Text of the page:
– Beta-Alanine
– L-Citrulline
StimulationTypically stim-free– Typically 100-300mg of caffeine/serving
– Stim-free pre-workouts available
Taste/FlavorThe flavor of NO-Boosters and Pre-Workouts will typically be similar
Value for MoneyPre-workouts likely provide better value for more complete formulas

1. Ingredient Breakdown

First, we’ll be taking a look at the most common ingredients found in NO-boosters, L-Arginine, and L-Citrulline, although these are often included in pre-workouts as well. We’ll also be looking at Caffeine, Betaine, and Beta-Alanine, which are some of the most common and effective pre-workout ingredients. 

pre-kaged ingredients

• L-Arginine

First is L-Arginine, which has been shown to have minor benefits for exercise performance when taken at high doses. However, most NO-supplements don’t contain high enough amounts of L-Arginine to produce any effects. High doses will likely also cause gastrointestinal discomfort anyways.

This is why we generally don’t recommend the use of L-Arginine as a sports supplement. 

Overall, L-Citrulline has more evidence supporting its use as a sports supplement. L-Arginine tends to get eliminated by bacteria and different enzymes before it reaches the bloodstream. Meanwhile, L-Citrulline is likely much more effective at actually raising plasma levels of L-Arginine, which then leads to increased NO production. 

• L-Citrulline

L-Citrulline on the other hand, is likely the most effective NO boosting ingredient available. 6-8g of Citrulline Malate or 4-5g of L-Citrulline will likely lead to improved exercise performance. We recommend taking a slightly higher daily dose of 9-15g of Citrulline Malate or 6-10g of L-Citrulline for optimal effects on recovery and endurance performance.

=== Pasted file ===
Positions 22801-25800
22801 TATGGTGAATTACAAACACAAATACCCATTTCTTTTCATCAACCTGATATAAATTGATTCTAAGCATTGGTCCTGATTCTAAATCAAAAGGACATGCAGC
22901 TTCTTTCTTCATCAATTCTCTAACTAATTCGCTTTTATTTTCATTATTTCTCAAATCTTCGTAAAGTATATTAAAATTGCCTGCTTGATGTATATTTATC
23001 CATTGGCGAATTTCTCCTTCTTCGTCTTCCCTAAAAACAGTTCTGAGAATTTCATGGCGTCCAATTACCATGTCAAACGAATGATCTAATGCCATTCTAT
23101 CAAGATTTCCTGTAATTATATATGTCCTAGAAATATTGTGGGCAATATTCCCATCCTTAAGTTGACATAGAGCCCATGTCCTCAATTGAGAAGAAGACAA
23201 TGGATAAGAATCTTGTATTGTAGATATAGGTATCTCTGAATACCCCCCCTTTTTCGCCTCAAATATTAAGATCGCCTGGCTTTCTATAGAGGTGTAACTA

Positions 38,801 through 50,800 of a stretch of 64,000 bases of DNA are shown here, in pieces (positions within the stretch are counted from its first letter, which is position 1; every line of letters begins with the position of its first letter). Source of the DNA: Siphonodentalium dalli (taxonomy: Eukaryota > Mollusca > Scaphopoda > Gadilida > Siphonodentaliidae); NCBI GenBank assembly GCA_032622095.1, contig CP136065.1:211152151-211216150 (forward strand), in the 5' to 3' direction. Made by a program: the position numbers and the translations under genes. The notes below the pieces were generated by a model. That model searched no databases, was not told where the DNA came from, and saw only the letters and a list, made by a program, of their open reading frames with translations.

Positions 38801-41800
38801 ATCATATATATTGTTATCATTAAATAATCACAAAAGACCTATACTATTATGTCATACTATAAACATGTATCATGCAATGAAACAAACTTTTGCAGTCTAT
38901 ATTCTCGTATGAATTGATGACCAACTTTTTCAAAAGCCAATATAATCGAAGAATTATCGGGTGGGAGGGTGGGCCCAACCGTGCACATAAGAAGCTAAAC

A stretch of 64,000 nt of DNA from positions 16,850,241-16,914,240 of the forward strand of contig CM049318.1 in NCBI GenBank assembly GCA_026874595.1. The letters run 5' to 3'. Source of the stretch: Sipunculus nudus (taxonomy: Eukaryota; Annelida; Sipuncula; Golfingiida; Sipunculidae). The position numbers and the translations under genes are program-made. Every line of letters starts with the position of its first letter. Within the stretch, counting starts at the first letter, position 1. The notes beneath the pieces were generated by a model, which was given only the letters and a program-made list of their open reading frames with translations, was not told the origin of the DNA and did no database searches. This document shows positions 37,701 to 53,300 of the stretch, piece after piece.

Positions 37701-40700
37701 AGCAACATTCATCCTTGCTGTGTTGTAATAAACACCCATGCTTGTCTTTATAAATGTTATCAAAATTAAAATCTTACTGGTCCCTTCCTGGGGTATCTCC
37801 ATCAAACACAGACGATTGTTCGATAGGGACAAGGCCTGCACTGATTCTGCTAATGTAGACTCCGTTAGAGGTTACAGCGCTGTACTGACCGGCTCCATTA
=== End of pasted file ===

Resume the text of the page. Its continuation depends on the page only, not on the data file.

Keep in mind that while you can take L-Citrulline in NO-booster supplements, most effective pre-workout supplements will contain Citrulline as well. Overall, we recommend prioritizing L-Citrulline if you’re looking to get the benefits of increased nitric oxide production from your pre-workout supplement. 

• Caffeine

Caffeine is the main ingredient in most pre-workout supplements and is an ergogenic aid because of its energy-boosting effects. 

While the dose will depend on factors like age and body weight, for most people, something around 200mg of caffeine should do the work. You may want to go milder if you’re more sensitive to caffeine, or stronger if you have a higher tolerance. 

preparing coffee with l-carnitine

We don’t recommend exceeding 400mg of caffeine a day and limiting your intake within several hours before bed to prevent side effects like headaches, jitters, and insomnia. 

• Betaine

Betaine is mainly used to increase force production and endurance performance. Keep in mind that it needs to be taken daily to produce meaningful effects, so it may not be the most beneficial pre-workout ingredient. We recommend at least 1.25g-2.5g of betaine daily.